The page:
Chris Brogan and Julien Smith, authors of Trust Agents, have just released a new book called The Impact Equation, which offers some clear-headed thinking about how people can be heard above the din of the crowded media universe. We asked Chris three questions about it:
1. A lot of people in the business world seem to feel obligated to have a “social-media strategy,” and often their efforts come across as energetic but pointless, as though they were afraid they’d end up on the Betamax side of history if they didn’t tweet frequently. What are they doing wrong?
People were told that social media would solve their problems with regards to the declining effectiveness of traditional marketing, sales and service channels. But that’s like saying, “If I give you this telephone, you will start making tons of money.” It’s just not true.
The challenge for companies (of any size, and serving b2b or b2c markets) is to find a way to build sustainable, relationship-minded business processes that account for the new buying methods of an educated, mobile, personalization-minded buying market. Some of what online tools do well is address all of this. But that’s like saying a great pen will help you write better. It’s not about the tools. It’s about a choice to understand how to stand out as a provider of value above-and-beyond-the-sale to one’s customer base.
2. And I know the same is true with individuals: The fact that technology makes our voices easier to hear doesn’t mean that people will listen. So let’s say you’re approached by the author of a just-completed sci-fi novel, or an entrepreneur who has almost finished a great app, and they want to know, “How do I start building a base for my work?” What can you tell them? What should they do in the next 3 months?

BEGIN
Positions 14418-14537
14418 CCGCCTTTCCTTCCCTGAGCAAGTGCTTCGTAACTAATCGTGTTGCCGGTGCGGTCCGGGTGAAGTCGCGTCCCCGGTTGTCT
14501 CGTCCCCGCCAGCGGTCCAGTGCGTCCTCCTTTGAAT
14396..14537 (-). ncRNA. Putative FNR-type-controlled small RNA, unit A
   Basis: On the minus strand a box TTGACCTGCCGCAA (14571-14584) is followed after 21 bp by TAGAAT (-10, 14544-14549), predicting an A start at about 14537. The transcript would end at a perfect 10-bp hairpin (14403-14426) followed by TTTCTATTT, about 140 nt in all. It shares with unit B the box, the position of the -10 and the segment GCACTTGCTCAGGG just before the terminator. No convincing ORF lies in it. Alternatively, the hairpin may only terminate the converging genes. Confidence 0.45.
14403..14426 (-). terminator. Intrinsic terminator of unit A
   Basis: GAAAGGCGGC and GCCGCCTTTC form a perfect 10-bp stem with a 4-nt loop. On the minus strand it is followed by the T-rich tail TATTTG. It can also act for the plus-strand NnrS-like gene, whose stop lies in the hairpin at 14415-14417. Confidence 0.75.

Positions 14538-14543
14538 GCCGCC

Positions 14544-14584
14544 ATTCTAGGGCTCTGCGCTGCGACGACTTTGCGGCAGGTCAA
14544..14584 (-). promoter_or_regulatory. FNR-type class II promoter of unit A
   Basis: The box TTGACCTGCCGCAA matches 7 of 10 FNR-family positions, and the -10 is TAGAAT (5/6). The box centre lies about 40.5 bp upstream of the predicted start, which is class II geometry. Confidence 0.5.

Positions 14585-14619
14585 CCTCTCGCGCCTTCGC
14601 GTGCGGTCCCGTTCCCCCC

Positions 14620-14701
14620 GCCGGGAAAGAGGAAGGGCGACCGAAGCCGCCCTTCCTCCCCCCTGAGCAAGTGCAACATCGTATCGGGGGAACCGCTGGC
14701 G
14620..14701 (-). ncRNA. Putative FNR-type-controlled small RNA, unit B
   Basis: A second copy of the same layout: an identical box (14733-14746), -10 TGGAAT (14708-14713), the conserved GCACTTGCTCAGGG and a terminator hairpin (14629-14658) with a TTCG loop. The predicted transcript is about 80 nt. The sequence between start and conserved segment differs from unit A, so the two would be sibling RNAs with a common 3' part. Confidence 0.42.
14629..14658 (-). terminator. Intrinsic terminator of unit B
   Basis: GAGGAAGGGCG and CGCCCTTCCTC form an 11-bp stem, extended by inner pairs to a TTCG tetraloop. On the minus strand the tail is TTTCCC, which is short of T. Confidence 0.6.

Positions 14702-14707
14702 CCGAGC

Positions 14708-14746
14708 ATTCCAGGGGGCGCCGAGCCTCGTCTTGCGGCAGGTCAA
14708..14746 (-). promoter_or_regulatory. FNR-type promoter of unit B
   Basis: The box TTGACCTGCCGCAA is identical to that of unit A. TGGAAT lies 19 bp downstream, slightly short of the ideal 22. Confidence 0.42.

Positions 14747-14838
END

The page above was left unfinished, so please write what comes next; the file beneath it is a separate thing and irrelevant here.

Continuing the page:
Let’s say that you’ve got the most amazing new whatever, that sci fi book or that amazing app that lets me share photos with my pets. Bringing it out to the public is like getting a shiny new bike and showing up at the playground to find out that everyone also has a shiny new bike. It’s hard to get people’s attention. What we say about that in the Impact Equation is to look for Echo.
Echo is the idea that you help people see themselves in your idea/project/product/whatever. If I’m hoping to spend a few months finding buyers, I’ll want to find the kind of person who will recognize themselves in my work. I’ll post blog posts maybe so that people can find me via search. I’ll use social networks like Twitter and Google+ and search for people who use keywords that would appeal to the person I’m hoping to attract. I’ll learn about them and not instantly pounce on them with my offer. And I’ll write content that shows people how what I do will make their lives more interesting/useful/healthy or whatever it is I’m promising.
3. OK, this is like a Deep Tracks-for-authors question. Tell us about an idea in the book that you were excited about but that none of your readers seem to be picking up on (yet)…
The book suffers from having two authors widely known as online media types. People believe before reading it that it’s a book about how to get more out of Twitter or the like. Yes, we tend to paint with a digital brush more often than not, but we have lots of examples within that have nothing to do with a choice of technology, and often nothing at all to do with even marketing or promotion. A quarter of the book is about how to improve ideas. You can use ideas pretty much anywhere (I say with tongue firmly in cheek).
What we’ve dubbed The Attention War is raging. Whether it’s online or off, people’s ideas just aren’t spreading as far as they used to, and with that as a backdrop, we wrote a book we think will help you rectify that experience. Apply it to marketing, sales, service, or just your life. We think it’ll fit.